26 Jun 5 ways to stop the effects of alcoholism on your family
While alcoholism may seem like a disease that only one person goes through, it impacts the whole family.
According to Health Canada, 3.1 million Canadians are drinking enough to risk immediate injury or harm. Another 4.4 million are at risk for longer-term negative health effects, including addiction.
These statistics become personal when one of those Canadians struggling is a family member.
The good news is there are ways to get your loved one to stop living a life revolving around alcohol. In this blog post, we talk about 5 things to do to help stop the effects of alcoholism on your family.
Stop blaming yourself
Alcoholics may blame their addiction and bad behaviours on others. Don’t allow the alcoholic in your life to place blame on you for the things they have done. This is not your addiction. If you place blame on yourself, you can end up becoming as addicted to the alcoholic as they are to their intoxicant of choice.
As a professional interventionist in Canada, Andy Bhatti says it’s common for families to become co-dependent on the alcoholic. When someone becomes codependent, they allow the addict to define reality. Sadly, an addict may not have a clear vision of reality.
You may begin focusing on what they are doing, where they are going, how much and how often they are drinking. You hopelessly attempt to create control over their addiction.
Remind yourself that you did not cause the alcoholism. There was no action you did or failed to do that turned your loved one into an alcoholic. Addiction is a disease.
Don’t enable your loved one
Your loved one may recognize codependency or enable characteristics that they can employ to avoid fighting and talking about their addiction.
It’s common for people who love an alcoholic to try and become a caretaker or fixer who cleans up the addict’s mess. You cannot control their addiction but you will need to stop enabling them.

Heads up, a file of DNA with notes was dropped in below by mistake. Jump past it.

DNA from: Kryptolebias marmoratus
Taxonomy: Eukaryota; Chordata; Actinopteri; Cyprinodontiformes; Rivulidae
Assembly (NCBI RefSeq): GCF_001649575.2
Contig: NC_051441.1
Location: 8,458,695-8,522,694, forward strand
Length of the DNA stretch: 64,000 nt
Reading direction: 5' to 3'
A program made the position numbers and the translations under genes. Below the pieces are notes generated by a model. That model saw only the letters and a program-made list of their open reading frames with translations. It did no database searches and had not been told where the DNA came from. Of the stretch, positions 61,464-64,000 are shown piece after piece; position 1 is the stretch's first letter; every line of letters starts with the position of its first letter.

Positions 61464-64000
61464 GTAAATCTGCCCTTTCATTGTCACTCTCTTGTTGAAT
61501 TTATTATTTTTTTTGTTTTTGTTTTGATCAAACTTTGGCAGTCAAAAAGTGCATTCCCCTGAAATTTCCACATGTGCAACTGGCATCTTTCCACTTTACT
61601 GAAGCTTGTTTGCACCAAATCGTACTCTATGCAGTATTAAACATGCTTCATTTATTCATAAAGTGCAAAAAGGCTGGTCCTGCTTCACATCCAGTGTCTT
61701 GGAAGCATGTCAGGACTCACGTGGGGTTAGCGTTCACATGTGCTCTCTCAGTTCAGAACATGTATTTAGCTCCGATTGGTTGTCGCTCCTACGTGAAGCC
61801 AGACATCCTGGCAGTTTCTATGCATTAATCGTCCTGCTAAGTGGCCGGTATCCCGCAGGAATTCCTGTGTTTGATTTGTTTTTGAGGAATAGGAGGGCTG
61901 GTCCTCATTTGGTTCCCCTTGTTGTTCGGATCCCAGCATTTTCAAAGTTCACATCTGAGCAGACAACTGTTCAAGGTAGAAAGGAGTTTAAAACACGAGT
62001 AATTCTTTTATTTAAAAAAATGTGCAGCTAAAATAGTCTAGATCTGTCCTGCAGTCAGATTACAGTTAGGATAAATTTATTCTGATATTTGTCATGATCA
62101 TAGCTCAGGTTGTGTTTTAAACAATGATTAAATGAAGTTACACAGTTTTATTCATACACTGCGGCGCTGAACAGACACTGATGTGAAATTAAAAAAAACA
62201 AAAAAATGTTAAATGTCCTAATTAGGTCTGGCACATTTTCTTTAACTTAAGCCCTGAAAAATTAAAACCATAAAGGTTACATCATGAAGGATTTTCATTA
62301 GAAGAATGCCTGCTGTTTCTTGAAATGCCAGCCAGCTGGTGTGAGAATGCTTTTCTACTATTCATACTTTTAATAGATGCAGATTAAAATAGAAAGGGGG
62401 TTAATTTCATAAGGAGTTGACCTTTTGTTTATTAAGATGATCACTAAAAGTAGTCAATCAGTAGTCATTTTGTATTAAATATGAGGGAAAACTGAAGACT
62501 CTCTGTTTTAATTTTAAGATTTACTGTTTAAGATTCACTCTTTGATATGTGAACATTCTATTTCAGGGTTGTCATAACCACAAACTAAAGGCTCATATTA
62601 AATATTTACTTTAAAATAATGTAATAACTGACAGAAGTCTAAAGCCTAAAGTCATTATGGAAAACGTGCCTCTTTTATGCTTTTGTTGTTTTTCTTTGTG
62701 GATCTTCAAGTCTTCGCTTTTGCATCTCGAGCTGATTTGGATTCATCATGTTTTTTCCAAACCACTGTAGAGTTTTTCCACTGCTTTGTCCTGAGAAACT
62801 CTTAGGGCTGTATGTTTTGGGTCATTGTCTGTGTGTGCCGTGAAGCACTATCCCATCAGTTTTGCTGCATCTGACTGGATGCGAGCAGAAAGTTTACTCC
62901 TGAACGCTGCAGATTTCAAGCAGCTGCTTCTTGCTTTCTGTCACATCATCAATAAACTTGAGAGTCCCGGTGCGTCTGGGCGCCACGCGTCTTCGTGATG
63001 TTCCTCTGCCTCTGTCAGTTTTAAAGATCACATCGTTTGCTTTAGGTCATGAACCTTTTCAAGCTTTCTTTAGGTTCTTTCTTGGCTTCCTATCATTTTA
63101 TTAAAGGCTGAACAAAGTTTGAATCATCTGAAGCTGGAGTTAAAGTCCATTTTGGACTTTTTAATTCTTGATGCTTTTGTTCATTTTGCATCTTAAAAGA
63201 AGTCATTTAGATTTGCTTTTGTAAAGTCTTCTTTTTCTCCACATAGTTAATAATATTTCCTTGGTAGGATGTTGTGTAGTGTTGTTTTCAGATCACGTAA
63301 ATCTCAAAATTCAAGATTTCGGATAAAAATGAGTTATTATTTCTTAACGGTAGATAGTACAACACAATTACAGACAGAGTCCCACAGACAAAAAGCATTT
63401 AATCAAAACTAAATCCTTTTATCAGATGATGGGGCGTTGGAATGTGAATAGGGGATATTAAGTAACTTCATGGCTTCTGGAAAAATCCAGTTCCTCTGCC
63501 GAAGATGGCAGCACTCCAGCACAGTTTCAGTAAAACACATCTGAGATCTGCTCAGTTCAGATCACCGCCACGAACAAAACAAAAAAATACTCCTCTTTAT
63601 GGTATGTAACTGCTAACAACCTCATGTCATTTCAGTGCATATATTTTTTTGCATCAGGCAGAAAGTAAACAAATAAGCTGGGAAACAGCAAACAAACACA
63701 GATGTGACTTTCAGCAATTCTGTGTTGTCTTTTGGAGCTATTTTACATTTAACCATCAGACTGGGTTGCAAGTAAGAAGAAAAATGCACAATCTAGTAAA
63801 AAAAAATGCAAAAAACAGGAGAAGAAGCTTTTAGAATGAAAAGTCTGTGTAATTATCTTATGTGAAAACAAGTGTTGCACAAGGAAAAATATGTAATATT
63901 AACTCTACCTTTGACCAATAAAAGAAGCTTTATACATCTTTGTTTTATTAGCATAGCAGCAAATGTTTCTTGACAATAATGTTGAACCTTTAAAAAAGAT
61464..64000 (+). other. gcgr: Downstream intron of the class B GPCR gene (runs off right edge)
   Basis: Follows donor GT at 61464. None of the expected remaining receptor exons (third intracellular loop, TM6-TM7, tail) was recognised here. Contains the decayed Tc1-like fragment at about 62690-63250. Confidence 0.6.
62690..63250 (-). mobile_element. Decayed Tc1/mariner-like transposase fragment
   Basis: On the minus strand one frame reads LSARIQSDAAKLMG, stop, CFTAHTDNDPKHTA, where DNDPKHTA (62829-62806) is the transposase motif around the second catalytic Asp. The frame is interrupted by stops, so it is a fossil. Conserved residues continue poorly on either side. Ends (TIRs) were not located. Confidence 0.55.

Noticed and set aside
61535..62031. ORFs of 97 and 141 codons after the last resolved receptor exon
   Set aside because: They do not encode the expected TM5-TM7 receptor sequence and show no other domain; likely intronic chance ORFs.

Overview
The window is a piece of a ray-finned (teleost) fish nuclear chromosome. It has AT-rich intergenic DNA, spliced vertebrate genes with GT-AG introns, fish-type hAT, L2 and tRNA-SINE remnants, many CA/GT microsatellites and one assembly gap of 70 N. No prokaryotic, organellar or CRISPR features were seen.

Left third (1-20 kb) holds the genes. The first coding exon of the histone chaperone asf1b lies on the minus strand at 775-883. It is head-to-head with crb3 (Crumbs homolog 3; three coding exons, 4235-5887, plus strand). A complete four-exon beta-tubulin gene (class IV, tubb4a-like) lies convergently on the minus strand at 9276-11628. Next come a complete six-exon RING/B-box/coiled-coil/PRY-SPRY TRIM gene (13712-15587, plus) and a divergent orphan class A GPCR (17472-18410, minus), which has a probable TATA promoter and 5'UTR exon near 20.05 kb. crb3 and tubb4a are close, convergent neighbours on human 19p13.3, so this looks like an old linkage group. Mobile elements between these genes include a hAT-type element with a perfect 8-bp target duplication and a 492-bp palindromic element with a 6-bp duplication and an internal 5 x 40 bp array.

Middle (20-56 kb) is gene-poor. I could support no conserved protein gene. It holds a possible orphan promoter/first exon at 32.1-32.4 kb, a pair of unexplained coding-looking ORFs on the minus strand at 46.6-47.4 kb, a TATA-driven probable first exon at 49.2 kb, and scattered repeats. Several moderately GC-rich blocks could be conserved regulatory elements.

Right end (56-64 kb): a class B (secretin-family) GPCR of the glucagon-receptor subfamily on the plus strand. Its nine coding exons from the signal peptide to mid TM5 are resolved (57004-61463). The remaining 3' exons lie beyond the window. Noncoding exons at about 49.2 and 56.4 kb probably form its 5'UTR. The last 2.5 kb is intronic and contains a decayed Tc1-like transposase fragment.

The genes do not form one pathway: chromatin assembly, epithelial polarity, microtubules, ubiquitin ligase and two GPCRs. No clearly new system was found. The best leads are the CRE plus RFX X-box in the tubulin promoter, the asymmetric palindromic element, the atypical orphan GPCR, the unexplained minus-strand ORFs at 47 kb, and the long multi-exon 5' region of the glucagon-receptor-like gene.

Enabling behaviours occur when the codependent helps or encourages the addict to continue drinking, either directly or indirectly. An example of indirect enabling is hiding the addiction from family or children.
While you’re not the one who has an addiction, you will want to educate yourself on the harms of alcohol, alcoholism and treatment options. Once you start educating yourself on alcohol and how alcoholism is a multi-person disease, you need to educate yourself on treatment options as well as counseling options for yourself and your family.
Plan an intervention
Andy believes it’s important for families to step away and let the professional interventionists help the family and the addict.
In Andy’s experience, 80% of his clients struggling with alcoholism need to be medically supervised at detox and/or treatment facilities.
Interventions are one of the safest ways to get the person you care about into a drug or alcohol treatment centre.
Get help yourself
Once your loved one agrees to treatment, family members and friends will also need counseling. Counseling can help in all the areas of life that have been affected by the disease of addiction.
Andy suggests the family program on addiction and alcoholism he offers or contacting Al-Anon Family Groups.
Al-Anon offers group meetings where friends and family members of problem drinkers share their experiences and learn how to apply the principles of the Al-Anon program to their situations.
Andy’s personal counseling is available through personal one-on-one appointments or emergency counseling over the phone.
If you’d like to learn more about holding an intervention for a loved one and having an interventionist present, please call us. Andy Bhatti and his team offer interventions in Vancouver, Calgary and Newfoundland.